In other words, a period with high growth in Auto Loan Receivables (that is, a period with many car sales) will correspond with lower growth in operating income in the short run due to the deferral of finance revenue (vs. other dealerships who will recognize this income at the point-of-sale). Over the long run, however, growth in operating income should correspond to growth in auto loan receivables (unless we assume interest rates on these loans tend towards zero, a remote possibility):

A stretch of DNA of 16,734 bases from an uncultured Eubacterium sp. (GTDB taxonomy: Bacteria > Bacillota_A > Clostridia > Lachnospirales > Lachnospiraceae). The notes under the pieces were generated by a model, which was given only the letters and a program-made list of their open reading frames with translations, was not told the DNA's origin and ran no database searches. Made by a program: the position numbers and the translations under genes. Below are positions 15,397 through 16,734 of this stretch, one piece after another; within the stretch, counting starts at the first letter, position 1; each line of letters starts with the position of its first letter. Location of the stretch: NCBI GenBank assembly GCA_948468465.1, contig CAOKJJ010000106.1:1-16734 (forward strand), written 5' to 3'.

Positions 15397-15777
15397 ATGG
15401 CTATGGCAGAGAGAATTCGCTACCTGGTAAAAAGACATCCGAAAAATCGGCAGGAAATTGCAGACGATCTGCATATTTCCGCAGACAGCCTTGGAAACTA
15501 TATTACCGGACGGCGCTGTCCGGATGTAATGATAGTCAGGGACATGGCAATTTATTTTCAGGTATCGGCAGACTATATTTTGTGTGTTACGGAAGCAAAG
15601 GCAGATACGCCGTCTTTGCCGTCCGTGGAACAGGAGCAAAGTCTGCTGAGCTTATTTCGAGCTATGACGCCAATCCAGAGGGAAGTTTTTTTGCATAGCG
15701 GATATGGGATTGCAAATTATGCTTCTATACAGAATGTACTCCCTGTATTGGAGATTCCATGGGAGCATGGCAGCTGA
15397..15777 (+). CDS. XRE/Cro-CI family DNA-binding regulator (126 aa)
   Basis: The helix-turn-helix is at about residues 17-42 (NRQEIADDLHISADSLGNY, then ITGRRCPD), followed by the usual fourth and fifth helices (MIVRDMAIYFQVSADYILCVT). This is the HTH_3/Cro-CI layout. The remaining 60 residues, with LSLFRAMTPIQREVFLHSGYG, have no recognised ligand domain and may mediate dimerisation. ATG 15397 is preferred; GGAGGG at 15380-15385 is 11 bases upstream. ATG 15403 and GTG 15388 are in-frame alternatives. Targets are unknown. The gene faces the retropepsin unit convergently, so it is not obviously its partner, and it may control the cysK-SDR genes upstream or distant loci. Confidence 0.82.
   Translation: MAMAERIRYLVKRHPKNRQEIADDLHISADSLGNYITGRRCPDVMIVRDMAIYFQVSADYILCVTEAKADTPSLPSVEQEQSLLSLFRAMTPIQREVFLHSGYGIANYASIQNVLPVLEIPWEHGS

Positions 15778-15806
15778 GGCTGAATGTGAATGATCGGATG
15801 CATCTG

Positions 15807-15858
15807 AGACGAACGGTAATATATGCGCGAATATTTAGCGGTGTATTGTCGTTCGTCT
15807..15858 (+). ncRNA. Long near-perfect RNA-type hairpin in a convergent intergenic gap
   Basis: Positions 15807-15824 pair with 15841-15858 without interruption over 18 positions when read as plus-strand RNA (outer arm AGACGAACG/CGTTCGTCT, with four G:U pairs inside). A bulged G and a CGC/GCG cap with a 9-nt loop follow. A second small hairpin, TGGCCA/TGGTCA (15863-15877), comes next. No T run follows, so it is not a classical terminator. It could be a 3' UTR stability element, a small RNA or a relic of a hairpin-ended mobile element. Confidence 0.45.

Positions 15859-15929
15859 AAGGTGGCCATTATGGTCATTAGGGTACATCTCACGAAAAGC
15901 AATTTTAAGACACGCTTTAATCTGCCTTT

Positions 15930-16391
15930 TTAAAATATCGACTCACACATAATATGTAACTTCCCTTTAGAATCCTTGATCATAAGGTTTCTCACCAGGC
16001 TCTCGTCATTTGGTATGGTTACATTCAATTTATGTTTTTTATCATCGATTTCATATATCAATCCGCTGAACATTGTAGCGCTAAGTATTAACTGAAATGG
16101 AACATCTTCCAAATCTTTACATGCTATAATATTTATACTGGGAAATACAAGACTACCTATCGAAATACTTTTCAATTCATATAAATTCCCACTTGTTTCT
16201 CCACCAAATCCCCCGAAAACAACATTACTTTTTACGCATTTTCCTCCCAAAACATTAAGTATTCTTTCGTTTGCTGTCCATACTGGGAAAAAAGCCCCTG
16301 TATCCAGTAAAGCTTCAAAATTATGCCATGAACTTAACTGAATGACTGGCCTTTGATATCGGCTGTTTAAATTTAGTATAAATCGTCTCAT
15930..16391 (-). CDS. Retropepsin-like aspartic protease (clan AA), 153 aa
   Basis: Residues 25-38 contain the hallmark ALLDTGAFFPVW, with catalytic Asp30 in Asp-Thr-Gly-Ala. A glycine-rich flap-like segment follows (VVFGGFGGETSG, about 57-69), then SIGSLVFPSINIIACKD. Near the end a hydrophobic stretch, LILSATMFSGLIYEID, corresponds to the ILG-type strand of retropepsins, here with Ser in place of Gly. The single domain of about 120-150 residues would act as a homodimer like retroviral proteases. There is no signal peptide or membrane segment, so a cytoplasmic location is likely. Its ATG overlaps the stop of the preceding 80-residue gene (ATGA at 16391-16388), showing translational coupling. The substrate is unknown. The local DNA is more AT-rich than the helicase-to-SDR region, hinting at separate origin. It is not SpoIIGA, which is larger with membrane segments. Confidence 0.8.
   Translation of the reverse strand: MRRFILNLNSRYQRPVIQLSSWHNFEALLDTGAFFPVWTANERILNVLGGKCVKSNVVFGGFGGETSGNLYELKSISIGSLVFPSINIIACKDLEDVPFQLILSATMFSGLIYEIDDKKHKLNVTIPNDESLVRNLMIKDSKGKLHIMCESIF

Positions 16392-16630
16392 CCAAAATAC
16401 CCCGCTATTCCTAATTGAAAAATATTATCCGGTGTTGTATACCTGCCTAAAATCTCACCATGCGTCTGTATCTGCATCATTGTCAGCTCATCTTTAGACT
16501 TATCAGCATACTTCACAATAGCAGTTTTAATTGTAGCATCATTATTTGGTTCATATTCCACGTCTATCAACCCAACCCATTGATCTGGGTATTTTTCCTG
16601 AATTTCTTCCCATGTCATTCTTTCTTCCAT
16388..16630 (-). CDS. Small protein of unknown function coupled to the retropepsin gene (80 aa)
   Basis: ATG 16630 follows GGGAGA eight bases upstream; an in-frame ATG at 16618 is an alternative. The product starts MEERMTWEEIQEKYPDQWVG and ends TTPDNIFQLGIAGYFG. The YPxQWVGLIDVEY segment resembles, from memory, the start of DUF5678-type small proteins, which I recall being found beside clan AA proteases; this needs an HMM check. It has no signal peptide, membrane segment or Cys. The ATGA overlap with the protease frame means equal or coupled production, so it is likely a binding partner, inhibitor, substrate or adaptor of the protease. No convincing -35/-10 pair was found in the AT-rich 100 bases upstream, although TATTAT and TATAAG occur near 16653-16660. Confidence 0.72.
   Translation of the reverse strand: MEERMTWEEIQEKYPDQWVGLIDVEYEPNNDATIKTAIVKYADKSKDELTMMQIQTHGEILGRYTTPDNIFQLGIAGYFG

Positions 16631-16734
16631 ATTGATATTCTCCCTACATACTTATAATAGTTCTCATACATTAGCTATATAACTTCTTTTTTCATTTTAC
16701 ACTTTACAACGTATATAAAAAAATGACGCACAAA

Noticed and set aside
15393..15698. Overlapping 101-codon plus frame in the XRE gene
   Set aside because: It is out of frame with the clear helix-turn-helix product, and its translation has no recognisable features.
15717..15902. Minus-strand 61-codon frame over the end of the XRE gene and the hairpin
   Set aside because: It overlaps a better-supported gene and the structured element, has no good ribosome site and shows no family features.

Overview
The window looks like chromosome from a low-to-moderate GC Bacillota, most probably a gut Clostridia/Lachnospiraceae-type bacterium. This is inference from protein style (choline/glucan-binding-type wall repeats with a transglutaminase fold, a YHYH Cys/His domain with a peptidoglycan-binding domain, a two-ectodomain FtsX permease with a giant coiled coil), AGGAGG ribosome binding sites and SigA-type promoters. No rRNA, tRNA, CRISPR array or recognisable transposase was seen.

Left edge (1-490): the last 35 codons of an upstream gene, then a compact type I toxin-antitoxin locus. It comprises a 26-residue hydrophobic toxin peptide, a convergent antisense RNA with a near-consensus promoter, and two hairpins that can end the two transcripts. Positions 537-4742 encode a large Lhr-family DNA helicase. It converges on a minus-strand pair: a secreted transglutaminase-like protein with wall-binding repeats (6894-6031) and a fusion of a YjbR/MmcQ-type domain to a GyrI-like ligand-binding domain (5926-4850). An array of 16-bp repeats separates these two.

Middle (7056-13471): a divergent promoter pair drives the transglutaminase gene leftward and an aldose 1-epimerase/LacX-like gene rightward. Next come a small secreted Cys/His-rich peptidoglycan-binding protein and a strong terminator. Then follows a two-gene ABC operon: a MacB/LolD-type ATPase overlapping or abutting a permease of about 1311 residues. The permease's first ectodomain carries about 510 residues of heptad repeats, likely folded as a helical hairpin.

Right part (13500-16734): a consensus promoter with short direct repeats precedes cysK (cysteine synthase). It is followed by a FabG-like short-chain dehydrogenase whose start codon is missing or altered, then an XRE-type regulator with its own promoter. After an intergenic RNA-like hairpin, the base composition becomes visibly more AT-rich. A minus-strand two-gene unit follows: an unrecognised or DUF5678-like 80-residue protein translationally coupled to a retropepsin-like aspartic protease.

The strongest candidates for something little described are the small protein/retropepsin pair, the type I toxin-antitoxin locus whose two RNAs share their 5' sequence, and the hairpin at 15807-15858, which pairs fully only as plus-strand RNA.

Moral of the story: CarMax Auto Finance distorts the profitability of KMX’s dealership operations, it distorts growth rates and profitability/valuation metrics, it results in a GAAP misrepresentation of KMX’s actual free cash flow and it prevents CarMax from being able to be compared to competitors on an apples-to-apples basis. But CAF itself is a wonderful business. Firstly, it has captive customers (people are already in the process of buying a car and CAF financing is the first thing they see). Secondly, it has high margin revenue (CAF’s operating margin is >75% and CAF income averages ~4% on receivables while the financing for it has a cost of ~1%) and predictable/recurring revenue (much easier to predict cash flows of a run-off credit book than car sales for the next decade). Thirdly, it is, by far, the safest loan portfolio in the industry (average credit score of 705 and CarMax divides its customers into three risk groups, and CAF selectively only finances the cream of the crop- more on this later). CAF incurs little incremental spending and capital investment per customer: since 2006, CAF operating expenses have averaged 0.46% of revenue and 4.5% of total SG&A while comprising ~25% of operating income. Finally, it cannot be replicated by any of CarMax’s competitors. Other dealerships simply do not have the scale to justify investment in risk management infrastructure and an in-house financing program. Moreover, CarMax’s unique singular focus on used vehicles implies more conformity across its national customer base, allowing its risk management program to be easily replicated to new stores. To give an example, AutoNation owns both Ford and Mercedez dealerships; naturally, the credit profiles of customers in each of these dealerships is radically different and difficult to aggregate into one risk management system, a precursor to an effective origination and servicing financing program. According to the AutoNation representative I spoke to, “CarMax is unique because of the volume they have and a very similar credit profile per person… being able to underwrite on [our] scale is very difficult.”